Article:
Although certainly not as stigmatized as in the past, even today, with 350 million people worldwide and as the leading cause of disability, depression remains a silent, shameful secret to most who have it. It even has to share a ribbon color with pedestrian safety!

The list of prominent people with major depressive disorder would shock most. Winston Churchill referred to it as his “Black Dog.” J.K. Rowling conveyed her experience with depression in the form of the Dementors in the Harry Potter novels, “literally” sucking out her soul. For me, it is a heavy, black wool sack that engulfs me; and I can’t get out of it.

Yes, I am “confessing” here for the first time publicly that I have struggled with clinical depression for nearly fifteen years. I have witnessed members of my family, in obvious need of help, self-medicate with drugs and alcohol. I had an uncle who drank himself into oblivion until ultimately he brought an end to his suffering with a shotgun. Someone else dear to me has bipolar disorder but cannot bear the side effects of the drugs.


They say to write what you know. Perhaps this did contribute to the dark dissonance within my vampire Darcy in Pulse and Prejudice; and just as Miss Austen tells us of Elizabeth’s depression after receiving his letter, I write of Darcy’s depressive breakdown following her rejection of his proposal. Depression is a primary motif in my last novel Alicia's Possession, as well as in my current work in progress, Viuda - The Widow; and I allude back to Miss Austen's references to Elizabeth’s depression in my other work in progress, Dearest Bloodiest Elizabeth, the sequel to Pulse and Prejudice.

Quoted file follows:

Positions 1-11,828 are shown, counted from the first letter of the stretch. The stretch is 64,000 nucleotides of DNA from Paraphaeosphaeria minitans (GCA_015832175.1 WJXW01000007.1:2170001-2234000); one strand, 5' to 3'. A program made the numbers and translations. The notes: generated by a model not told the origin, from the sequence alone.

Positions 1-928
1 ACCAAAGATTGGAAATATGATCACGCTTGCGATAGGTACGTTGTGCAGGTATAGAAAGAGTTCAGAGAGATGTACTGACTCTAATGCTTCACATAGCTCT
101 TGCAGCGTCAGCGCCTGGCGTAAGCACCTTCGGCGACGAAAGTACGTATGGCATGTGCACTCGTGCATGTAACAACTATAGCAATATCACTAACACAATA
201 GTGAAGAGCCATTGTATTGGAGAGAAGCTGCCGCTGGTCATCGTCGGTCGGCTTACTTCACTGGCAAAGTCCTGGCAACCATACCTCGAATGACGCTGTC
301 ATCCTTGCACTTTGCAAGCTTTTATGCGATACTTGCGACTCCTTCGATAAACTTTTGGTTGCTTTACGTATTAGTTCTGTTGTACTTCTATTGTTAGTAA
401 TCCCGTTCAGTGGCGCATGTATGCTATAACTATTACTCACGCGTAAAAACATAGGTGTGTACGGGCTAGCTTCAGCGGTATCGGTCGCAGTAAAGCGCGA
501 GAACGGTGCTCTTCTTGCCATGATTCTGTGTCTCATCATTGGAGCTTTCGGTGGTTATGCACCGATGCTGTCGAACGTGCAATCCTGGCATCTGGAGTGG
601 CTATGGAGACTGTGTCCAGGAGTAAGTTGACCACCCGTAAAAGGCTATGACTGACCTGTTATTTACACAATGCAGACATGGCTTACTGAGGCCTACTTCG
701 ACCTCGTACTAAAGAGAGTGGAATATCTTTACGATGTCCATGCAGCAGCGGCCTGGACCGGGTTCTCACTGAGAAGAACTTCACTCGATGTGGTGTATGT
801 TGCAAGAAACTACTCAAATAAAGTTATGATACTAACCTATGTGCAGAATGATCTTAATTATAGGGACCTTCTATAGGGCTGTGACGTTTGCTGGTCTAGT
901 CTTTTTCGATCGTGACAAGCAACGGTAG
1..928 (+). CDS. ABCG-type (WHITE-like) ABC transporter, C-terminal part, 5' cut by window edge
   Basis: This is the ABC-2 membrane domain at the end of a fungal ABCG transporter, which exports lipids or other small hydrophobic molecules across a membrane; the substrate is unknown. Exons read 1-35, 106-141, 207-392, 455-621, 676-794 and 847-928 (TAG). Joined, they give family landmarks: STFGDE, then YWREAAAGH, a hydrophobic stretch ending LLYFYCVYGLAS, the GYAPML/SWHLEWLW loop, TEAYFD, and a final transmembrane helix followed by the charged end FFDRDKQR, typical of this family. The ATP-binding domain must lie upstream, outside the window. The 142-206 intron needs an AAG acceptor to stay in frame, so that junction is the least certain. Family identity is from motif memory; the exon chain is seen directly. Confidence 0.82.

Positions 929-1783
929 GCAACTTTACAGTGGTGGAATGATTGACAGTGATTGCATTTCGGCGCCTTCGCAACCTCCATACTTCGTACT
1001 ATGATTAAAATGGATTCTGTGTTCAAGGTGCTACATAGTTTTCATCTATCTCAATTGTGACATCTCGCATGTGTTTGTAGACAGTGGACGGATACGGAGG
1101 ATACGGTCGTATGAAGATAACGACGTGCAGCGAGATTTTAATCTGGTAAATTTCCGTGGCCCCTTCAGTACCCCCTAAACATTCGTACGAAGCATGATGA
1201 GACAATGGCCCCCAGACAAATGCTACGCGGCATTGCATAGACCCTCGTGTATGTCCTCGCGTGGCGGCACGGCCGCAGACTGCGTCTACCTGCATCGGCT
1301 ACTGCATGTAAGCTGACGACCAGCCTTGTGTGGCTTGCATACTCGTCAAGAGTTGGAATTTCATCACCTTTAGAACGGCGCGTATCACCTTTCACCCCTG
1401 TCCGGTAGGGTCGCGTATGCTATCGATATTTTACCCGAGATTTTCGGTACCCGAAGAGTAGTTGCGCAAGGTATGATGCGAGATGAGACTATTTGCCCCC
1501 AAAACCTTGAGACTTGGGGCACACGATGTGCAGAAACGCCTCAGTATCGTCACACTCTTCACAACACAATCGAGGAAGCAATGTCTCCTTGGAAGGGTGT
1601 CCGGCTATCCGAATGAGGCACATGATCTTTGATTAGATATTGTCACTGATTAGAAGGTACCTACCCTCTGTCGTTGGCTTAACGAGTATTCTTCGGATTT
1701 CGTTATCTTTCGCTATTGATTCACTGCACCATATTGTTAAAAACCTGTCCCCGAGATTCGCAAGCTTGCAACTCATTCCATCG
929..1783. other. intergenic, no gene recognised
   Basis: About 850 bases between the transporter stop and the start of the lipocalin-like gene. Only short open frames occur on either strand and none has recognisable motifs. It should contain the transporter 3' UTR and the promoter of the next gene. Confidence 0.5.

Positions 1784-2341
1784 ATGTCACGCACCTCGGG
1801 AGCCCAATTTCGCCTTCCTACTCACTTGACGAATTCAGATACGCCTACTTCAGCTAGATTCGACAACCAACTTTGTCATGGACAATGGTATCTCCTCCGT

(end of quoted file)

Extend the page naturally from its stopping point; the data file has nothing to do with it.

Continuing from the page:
Those who have never experienced depression find it difficult—if not impossible—to understand. When it overcomes us, why can’t we just snap out of it? Someone who I know loves me once said, “I just want you to be happy.” Well, yeah, so do I! In Stranger on the Earth: A Psychological Biography of Vincent Van Gogh, Albert Lubin writes: “The desire to rid himself of depression—and the loneliness, the despair, and the fears that were part of it—was the most powerful force that motivated Vincent to become an artist….” Others just can't understand, we all want to be free of the Black Dog.

And for anyone reading this for whom this might hit close to home, I will share a part of the Vision of TWLOHA:

You were created to love and be loved.
You were meant to live life in relationship with other people, to know and be known.
You need to know your story is important, and you're part of a bigger story.
You need to know your life matters.